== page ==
Shattering the image, James Bullough mesmerizes with large scale murals and female subjects
"I honestly don’t know why I started painting women other than the obvious reasons; but once I started I got addicted."
We've been wracking our brain over and over on how James Bullough comes up with such an amazing style of artwork. From the realistic subjects to the shattering / splintering effect he adds gives his look something uniquely his own, and honestly, makes us only want to see more. We talked with the Berlin artist on his Seinfeld binging, social media in the world of art and the use of females in his work.
39/yes please/Berlin by way of Baltimore and DC.
What are you binging on TV lately?
I have never stopped watching Seinfeld since it originally aired. I watch them in order and when I finish them all, I start over again. It honestly never gets old.
You work a lot with the female form, any particular reason why?
I honestly don’t know why I started painting women other than the obvious reasons; but once I started I got addicted. There’s something about painting skin tones and flowing hair that is just exciting. It’s not at all easy and personally I don’t think I’m very good at it, but that’s probably why I like it so much ... it’s a challenge and I gauge the quality of each of my paintings on one simple criteria: is it better than the last painting I did?
What are the challenges you often face working on large scale mural type work?
Unpredictable weather and the tools I use to paint my murals. If I’ve got a week to paint a five story building and it rains for three of those days — or even worse, if it’s really windy, or if the lift breaks down (or the granny across the street doesn’t like what I’m painting and calls the city council). The list is endless.
What do you think the world needs more of?
Wealthy art collectors
Did you ever get any great advice as a kid that you still remember today?
My memory isn't so great after all the questionable decisions I may or may not have made at warehouse parties back in the ‘90s and early 2000s, so specific words of advise anyone may have given me would have been lost long ago. But I can say I grew up in an amazing family with a ton of support and people around me who believed in me which allowed me to experiment in life and be confident in myself.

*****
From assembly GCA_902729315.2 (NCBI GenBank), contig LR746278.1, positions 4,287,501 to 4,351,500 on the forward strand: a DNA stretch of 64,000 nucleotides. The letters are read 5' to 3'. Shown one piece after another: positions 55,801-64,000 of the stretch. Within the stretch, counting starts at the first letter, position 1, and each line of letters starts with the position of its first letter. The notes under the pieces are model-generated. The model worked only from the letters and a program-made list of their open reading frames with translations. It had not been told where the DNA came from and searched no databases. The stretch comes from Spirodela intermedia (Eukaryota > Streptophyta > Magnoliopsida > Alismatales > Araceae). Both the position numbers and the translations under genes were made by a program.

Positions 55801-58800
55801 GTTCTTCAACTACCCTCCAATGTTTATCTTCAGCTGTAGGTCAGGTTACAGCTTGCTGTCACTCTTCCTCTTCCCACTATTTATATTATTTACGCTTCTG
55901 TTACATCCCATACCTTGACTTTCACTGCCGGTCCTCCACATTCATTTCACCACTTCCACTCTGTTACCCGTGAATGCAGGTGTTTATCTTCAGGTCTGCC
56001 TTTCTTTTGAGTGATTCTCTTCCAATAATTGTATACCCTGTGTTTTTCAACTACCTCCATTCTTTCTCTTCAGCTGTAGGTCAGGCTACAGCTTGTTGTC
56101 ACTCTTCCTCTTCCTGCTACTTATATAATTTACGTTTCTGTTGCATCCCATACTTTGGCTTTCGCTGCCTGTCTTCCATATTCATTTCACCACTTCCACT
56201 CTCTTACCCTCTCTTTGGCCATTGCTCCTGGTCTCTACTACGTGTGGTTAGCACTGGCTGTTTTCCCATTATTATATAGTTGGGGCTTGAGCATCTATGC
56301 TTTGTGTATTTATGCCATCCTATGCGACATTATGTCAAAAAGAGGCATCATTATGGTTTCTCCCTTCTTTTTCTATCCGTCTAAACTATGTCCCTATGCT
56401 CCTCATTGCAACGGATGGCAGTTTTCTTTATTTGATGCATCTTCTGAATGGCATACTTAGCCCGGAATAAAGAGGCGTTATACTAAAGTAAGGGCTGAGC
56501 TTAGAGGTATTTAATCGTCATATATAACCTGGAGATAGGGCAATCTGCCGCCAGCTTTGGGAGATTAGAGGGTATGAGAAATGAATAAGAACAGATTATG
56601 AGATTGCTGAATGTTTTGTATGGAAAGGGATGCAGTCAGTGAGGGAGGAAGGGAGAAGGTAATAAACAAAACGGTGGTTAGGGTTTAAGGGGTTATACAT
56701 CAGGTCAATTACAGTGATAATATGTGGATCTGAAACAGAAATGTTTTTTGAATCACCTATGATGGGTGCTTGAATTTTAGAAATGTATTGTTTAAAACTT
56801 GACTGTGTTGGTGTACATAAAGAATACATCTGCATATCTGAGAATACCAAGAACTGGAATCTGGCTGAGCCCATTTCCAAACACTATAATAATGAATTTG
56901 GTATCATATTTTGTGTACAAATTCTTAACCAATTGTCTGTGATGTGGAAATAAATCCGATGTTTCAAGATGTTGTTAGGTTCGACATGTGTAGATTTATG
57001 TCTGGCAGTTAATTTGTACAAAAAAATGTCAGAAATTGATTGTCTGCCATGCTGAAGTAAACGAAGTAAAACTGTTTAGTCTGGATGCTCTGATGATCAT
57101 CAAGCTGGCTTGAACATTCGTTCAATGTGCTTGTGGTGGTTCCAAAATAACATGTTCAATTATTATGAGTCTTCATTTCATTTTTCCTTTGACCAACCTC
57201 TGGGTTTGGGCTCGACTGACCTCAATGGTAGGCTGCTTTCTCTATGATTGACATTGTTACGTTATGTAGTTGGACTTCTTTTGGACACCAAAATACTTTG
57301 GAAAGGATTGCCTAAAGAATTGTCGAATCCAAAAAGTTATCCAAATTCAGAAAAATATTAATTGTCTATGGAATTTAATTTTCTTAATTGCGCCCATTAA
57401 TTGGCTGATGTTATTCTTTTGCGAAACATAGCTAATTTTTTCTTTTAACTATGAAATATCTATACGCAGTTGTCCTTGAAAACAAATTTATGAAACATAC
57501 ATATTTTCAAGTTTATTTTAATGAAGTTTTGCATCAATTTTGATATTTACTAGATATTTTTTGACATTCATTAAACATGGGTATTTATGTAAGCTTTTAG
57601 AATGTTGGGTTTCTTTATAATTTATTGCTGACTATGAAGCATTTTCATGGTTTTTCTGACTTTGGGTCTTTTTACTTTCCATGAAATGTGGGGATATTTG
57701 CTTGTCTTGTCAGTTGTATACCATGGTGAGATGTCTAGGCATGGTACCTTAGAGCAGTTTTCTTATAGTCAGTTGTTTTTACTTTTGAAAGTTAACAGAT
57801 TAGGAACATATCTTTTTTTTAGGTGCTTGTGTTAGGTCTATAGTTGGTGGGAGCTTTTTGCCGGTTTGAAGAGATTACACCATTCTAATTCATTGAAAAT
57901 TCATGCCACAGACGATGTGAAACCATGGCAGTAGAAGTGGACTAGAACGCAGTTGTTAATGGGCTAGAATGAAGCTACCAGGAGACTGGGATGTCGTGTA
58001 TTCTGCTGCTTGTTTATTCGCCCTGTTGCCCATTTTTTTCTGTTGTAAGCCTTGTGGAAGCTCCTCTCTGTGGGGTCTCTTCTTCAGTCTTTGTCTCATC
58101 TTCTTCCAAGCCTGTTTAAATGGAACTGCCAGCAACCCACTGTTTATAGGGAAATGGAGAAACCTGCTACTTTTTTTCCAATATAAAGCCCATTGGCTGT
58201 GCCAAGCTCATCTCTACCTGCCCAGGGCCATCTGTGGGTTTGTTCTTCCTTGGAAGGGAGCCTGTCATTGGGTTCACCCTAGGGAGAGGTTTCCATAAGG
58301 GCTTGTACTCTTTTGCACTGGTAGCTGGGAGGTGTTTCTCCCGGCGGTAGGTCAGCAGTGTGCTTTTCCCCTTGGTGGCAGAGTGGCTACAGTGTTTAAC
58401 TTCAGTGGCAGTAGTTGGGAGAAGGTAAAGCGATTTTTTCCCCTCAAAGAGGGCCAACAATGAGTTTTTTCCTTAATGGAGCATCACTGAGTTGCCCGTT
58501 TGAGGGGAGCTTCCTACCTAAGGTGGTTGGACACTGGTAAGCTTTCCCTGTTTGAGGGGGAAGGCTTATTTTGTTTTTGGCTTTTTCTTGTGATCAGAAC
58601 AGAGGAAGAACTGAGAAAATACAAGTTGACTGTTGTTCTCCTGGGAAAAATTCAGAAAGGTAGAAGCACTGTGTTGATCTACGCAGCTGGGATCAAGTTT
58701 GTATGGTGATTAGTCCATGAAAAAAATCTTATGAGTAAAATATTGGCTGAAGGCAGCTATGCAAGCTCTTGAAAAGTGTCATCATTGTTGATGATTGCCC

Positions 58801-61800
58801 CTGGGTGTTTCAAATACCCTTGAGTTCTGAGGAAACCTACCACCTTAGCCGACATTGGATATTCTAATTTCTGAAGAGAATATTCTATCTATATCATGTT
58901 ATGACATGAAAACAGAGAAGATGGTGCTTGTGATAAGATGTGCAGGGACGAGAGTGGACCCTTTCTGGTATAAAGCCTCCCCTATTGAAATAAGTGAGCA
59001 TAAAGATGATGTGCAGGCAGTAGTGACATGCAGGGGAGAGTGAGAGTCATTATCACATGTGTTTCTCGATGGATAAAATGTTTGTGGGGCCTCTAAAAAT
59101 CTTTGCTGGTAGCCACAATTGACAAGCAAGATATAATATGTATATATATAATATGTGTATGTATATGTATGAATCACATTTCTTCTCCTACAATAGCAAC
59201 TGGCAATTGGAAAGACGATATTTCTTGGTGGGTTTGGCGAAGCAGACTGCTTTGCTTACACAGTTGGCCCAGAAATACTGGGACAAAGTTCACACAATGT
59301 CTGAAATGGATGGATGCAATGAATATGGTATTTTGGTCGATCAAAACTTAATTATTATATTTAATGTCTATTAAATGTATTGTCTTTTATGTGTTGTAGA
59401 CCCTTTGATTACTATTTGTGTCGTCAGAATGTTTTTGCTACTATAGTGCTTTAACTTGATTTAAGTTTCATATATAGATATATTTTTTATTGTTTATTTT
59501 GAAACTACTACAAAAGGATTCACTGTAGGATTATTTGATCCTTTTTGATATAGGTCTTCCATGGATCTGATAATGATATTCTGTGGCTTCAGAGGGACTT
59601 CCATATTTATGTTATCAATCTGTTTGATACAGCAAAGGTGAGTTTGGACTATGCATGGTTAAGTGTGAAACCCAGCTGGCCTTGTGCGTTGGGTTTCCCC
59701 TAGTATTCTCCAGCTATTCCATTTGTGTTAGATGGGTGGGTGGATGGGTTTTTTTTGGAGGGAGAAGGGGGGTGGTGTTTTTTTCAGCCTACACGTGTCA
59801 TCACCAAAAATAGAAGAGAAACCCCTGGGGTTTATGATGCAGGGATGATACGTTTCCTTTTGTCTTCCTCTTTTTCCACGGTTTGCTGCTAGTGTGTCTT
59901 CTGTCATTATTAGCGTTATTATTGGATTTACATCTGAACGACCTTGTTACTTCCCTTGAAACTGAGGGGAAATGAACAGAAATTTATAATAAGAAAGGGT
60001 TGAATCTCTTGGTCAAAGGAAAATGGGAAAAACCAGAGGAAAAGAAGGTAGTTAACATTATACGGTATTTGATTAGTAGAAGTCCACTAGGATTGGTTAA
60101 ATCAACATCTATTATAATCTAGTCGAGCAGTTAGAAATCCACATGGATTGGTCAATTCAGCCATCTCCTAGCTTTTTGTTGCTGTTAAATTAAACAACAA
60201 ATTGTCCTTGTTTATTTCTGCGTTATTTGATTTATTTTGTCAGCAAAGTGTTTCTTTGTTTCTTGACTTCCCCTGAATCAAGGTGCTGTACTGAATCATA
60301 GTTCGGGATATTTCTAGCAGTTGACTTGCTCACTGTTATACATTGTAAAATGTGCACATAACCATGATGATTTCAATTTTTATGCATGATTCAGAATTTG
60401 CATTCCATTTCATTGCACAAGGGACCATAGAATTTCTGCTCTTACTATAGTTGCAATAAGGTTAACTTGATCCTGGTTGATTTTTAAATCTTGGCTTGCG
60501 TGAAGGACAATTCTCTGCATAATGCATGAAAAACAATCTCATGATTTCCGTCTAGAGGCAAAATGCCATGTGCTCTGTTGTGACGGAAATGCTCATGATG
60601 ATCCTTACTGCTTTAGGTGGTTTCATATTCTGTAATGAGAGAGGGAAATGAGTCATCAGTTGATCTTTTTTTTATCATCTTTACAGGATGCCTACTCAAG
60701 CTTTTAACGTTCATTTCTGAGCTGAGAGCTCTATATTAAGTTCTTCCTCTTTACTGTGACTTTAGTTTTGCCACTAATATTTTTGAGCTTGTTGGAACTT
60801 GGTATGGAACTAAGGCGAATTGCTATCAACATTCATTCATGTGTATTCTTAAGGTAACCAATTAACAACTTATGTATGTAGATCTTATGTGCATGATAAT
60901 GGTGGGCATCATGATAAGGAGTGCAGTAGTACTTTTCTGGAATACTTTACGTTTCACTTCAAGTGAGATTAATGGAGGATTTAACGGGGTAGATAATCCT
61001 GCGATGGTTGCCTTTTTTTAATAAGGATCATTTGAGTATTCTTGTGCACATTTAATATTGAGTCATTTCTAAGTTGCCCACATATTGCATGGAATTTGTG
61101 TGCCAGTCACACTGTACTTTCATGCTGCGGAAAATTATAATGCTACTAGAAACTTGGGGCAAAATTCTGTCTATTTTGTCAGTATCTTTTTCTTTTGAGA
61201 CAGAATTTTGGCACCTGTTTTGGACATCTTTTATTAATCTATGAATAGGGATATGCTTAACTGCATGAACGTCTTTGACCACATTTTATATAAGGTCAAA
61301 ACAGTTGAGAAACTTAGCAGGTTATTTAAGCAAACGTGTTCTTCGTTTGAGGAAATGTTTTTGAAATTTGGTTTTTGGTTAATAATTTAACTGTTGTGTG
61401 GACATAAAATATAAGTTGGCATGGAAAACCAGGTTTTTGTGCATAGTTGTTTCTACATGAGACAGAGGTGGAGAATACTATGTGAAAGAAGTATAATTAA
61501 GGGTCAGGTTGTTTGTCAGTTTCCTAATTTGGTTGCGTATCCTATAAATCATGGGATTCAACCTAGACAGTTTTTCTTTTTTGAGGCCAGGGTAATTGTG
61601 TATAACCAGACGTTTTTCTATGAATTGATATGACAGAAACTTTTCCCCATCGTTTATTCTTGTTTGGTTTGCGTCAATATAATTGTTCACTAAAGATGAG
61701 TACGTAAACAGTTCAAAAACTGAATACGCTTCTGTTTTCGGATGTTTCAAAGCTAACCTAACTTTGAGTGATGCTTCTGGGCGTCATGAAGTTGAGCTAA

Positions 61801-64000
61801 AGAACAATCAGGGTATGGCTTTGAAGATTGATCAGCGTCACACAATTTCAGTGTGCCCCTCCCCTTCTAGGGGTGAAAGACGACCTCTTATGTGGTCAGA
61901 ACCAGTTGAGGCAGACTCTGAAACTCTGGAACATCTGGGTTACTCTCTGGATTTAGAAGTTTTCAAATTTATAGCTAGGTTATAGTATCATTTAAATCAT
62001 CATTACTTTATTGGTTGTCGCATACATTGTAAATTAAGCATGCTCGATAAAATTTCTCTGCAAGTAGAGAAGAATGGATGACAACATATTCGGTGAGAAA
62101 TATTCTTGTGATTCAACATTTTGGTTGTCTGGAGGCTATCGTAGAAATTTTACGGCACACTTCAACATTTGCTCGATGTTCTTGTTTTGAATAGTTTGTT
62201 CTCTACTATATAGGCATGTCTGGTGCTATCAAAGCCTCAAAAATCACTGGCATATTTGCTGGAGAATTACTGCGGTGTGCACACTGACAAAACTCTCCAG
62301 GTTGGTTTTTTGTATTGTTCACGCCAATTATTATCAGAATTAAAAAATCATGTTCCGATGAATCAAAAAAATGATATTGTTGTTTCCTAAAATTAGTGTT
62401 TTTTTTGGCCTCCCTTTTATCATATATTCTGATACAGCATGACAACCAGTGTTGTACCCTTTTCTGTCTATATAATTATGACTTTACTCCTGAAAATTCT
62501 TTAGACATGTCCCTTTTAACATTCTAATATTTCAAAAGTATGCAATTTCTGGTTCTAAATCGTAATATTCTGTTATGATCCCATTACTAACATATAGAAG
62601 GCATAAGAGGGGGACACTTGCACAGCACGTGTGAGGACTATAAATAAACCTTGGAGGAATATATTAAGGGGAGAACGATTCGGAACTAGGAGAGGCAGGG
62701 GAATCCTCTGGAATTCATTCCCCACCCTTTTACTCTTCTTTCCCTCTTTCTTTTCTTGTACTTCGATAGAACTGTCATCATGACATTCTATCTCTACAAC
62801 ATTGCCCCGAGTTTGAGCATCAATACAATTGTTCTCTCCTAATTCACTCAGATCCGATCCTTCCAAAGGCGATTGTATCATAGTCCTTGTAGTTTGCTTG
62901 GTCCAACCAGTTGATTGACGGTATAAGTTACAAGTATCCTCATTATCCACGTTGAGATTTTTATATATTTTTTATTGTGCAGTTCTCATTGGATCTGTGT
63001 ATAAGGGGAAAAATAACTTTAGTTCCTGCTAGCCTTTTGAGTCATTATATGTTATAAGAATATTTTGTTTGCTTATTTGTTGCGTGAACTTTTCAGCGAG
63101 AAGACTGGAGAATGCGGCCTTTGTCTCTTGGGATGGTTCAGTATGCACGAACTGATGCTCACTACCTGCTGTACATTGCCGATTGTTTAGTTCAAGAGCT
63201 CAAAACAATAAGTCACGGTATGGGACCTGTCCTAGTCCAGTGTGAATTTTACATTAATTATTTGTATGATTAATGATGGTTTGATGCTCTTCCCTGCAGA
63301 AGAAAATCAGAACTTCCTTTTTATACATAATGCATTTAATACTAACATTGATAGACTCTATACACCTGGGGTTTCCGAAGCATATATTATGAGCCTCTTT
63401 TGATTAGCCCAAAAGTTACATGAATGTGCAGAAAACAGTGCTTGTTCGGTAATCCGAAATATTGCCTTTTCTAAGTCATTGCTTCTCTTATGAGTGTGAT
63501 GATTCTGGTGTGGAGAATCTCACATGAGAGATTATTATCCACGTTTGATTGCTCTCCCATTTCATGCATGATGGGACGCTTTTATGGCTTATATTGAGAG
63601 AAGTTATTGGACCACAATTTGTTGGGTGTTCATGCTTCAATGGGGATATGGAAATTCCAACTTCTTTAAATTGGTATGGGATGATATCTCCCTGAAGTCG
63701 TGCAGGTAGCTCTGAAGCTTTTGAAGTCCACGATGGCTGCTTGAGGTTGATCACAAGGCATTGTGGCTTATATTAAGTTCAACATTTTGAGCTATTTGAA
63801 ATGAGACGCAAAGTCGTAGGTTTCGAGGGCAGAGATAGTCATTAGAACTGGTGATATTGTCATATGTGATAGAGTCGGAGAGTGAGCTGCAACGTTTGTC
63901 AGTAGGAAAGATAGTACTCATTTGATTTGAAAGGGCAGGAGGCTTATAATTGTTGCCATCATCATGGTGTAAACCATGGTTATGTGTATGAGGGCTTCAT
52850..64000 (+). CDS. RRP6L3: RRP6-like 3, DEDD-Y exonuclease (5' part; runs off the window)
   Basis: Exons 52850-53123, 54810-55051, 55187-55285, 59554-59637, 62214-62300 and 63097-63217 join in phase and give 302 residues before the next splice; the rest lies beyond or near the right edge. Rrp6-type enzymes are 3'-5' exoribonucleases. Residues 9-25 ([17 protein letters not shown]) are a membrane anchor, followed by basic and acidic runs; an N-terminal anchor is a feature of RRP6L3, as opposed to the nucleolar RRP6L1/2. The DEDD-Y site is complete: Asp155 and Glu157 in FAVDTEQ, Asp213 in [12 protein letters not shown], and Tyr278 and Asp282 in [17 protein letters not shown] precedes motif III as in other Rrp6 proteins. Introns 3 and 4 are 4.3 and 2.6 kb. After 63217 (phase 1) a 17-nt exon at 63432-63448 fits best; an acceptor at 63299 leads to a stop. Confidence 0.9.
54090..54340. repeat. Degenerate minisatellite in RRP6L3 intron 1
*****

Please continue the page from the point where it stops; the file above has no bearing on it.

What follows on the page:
When you made the jump into ‘full-time artist,’ how scared were you?
I wish I was scared. That would have been a more appropriate response to what I was doing.
Tell us a bit about your Vantage Point Radio: how'd that come to be?
It was an idea I had after living in Berlin for a few years and meeting so many different and interesting artists. I found myself time and time again sitting in a bar in deep conversation with an artist about their work and techniques. I found it really inspirational and informative. It just seemed logical that other people would be interested to hear these conversations so I started recording them with my friend and producer Tom Phillipson; it was that simple.
Social media: is it tearing apart society or has it been helpful in your eyes?
This is a tricky topic for me because I feel that as a visual artists, social media, especially Instagram, has honestly helped launch my career. Being able to put my work in front of millions of eyes that would never have been able to see it otherwise is just an incredible tool to have in my belt. On the flip side, I have been pulling more and more away from social media in my own life and really only use it as a business tool and can see the effect it has on younger people and that does scare me.
Can you put into 5 words or less how art has impacted your life?
… in absolutely every single way.